Buffer A is made up of 50 mm K-MOPS at pH 7.5, 330 mm sucrose, 5 mm each of Na2EDTA, DTE and ascorbate and 1 mm phenylmethylsulfonyl fluoride (PMSF), while buffer B contains 10 mm Tris–HCl at pH 5.7, 10% (v/v) glycerol, 0.5 mm Na2EDTA, 1.7 mmβ-mercaptoethanol and 1 m ammonium sulfate.

FPLC

The following separations were performed with the ÄKTA Explorer FPLC System (Amersham Pharmacia, Freiburg, Germany) at columns obtained from the same manufacturer:

  • 1Phenylsepharose 6 FF 26/16 (hydrophobic interaction).
  • The sample (50 mL in buffer B) was loaded at 2 mL min−1 and elution occurred at 3 mL min−1 by a linear gradient of buffer C (0–100% over 300 mL), followed by an isocratic elution (150 mL buffer C). The main activity eluted between 230 and 280 mL and these fractions were combined. Proteins were precipitated with 80% ammonium sulfate (1 h at 4 °C, centrifugation at 16 000 g for 30 min) and dissolved in buffer C. For complete desalting, the solution was passed through a HiPrep 26/10 desalting column (Pharmacia Amersham) at 6 mL min−1. Buffer C is made up of the same compounds as buffer B, only without ammonium sulfate.

  • 2Q Sepharose FF 16/10 (anion exchange).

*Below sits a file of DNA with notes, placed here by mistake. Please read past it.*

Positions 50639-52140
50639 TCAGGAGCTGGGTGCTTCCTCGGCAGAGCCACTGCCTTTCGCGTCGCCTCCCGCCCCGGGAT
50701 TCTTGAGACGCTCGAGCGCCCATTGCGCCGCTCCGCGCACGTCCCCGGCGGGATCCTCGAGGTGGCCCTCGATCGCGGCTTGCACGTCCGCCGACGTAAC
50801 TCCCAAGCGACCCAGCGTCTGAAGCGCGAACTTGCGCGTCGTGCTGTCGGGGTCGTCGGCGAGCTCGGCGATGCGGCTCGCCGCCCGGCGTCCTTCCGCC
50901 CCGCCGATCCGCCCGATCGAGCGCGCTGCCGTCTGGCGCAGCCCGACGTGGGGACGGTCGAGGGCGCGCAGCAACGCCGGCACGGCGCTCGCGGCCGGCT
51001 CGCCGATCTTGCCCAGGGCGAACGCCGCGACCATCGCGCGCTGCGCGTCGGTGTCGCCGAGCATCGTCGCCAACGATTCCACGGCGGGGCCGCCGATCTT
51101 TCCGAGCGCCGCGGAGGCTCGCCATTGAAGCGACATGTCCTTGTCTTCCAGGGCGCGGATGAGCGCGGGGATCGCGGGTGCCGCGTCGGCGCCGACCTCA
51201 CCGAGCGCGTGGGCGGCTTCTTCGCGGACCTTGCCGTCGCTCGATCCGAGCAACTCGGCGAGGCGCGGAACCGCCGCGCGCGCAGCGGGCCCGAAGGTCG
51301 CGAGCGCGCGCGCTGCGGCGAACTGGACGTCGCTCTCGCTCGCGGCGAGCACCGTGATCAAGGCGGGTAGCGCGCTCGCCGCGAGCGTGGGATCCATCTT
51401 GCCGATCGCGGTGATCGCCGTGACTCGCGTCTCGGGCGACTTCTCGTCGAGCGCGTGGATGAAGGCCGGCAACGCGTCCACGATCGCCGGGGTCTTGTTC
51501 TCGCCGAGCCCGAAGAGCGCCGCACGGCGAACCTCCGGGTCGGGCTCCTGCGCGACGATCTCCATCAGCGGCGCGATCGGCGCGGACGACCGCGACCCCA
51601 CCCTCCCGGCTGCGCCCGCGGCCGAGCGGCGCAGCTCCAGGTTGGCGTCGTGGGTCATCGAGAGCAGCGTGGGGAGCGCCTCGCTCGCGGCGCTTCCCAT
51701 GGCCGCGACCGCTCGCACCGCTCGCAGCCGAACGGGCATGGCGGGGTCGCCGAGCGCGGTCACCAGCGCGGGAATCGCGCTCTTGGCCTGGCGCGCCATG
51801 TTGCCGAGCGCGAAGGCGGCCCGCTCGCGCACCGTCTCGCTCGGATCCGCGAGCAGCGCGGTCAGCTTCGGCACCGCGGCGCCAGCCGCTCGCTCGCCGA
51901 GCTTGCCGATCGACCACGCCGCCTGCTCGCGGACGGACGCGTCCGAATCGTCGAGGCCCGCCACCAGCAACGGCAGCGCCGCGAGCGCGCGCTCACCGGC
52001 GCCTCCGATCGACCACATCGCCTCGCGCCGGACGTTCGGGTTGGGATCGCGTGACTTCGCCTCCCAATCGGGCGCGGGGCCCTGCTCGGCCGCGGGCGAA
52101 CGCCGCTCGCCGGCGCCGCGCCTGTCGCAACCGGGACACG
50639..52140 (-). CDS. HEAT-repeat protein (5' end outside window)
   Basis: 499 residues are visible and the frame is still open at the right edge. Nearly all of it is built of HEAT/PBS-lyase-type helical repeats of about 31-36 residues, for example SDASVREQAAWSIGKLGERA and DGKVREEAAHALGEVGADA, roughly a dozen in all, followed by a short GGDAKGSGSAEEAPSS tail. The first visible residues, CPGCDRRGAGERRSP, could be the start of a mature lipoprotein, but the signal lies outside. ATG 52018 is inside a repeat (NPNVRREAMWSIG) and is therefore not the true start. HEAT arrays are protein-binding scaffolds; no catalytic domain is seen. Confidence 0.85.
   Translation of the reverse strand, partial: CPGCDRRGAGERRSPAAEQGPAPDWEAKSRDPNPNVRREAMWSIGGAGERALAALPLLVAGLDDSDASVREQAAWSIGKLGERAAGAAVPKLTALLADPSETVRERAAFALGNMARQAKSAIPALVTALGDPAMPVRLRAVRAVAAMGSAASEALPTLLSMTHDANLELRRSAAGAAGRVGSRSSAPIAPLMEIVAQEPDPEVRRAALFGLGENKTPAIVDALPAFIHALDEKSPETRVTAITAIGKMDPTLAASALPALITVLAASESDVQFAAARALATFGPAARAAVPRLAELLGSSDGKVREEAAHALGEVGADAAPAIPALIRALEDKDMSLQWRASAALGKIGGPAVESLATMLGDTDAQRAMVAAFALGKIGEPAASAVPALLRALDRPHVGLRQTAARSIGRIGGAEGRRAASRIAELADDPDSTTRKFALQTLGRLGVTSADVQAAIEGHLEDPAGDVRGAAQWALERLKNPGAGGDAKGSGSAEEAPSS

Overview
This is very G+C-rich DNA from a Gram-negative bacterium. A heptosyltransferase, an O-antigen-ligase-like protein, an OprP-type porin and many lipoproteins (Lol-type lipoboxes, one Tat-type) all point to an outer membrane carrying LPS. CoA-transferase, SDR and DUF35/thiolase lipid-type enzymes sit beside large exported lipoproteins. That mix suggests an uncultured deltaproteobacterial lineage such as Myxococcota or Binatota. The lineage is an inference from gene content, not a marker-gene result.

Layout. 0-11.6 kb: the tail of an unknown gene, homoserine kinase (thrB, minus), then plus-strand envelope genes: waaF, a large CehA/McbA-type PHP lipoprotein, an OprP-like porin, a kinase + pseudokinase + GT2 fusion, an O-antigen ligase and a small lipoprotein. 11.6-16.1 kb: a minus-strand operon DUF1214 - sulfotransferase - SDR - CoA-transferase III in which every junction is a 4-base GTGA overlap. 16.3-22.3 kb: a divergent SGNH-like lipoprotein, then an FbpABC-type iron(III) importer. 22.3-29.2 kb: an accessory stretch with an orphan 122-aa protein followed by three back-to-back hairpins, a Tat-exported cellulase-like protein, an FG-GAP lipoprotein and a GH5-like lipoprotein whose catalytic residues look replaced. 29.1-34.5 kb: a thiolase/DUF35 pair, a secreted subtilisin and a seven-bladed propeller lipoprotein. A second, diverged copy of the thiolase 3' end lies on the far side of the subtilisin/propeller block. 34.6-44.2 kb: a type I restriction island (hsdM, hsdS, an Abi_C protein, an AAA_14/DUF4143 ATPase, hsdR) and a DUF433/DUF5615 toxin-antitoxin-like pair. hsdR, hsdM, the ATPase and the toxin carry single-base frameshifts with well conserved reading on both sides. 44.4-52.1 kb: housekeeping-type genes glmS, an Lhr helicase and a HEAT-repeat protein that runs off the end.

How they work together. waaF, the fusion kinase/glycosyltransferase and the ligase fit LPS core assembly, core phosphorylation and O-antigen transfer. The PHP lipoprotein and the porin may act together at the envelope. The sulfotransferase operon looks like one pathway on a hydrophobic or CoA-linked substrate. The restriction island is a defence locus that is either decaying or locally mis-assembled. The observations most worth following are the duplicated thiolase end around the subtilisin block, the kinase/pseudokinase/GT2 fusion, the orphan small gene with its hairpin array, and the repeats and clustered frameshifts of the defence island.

• The protein-containing samples were loaded at 2 mL min−1 and elution occurred at 3 mL min−1 by a linear gradient of buffer D (0–100% over 600 mL), followed by an isocratic elution (150 mL of buffer D). The fractions of the highest enzyme activity (240–330 mL) were precipitated with 80% ammonium sulfate (cf. above) and the pellet resuspended in buffer D. The composition of buffer D is the same as buffer B, only that 0.5 m NaCl was used instead of ammonium sulfate.

  • 3Superdex 200 prep grade (size exclusion).
  • Four millilitre samples were loaded and eluted with buffer C at 2 mL min−1. Enzyme activity left the column between 200 and 225 mL.

  • 4Mono Q HR 5/5 (anion exchange).
  • Thirty millilitre fractions obtained from the third separation were loaded at 0.7 mL min−1 and the column was eluted at 0.8 mL min−1 with the following stepped gradient of buffer D: 0–15 mL: 0–20%; 15–25 mL: 20%; 25–45 mL: 20–50%; and 45–65 mL: 50–100%. The main activity was eluted between 6 and 8 mL.

  • 5Superose 12 HR 10/30 (size exclusion).
  • Two hundred microlitre samples were loaded and eluted with buffer E at 0.4 mL min−1. Enzyme activity and protein content peaked coincidently at 14–15 mL. All other fractions were almost free of enzyme activity. In parallel runs, the following marker protein peaks were separated: aldolase (160 kDa), bovine serum albumine (65 kDa), chymotrypsinogen A (25 kDa), myoglobin (17.8 kDa) and ribonuclease A (13.7 kDa). According to their elution volumes, the molecular mass of sanguinarine reductase was interpolated as 31.5 kDa. The composition of buffer E is the same as buffer B, only that 2 m NaCl was used instead of ammonium sulfate.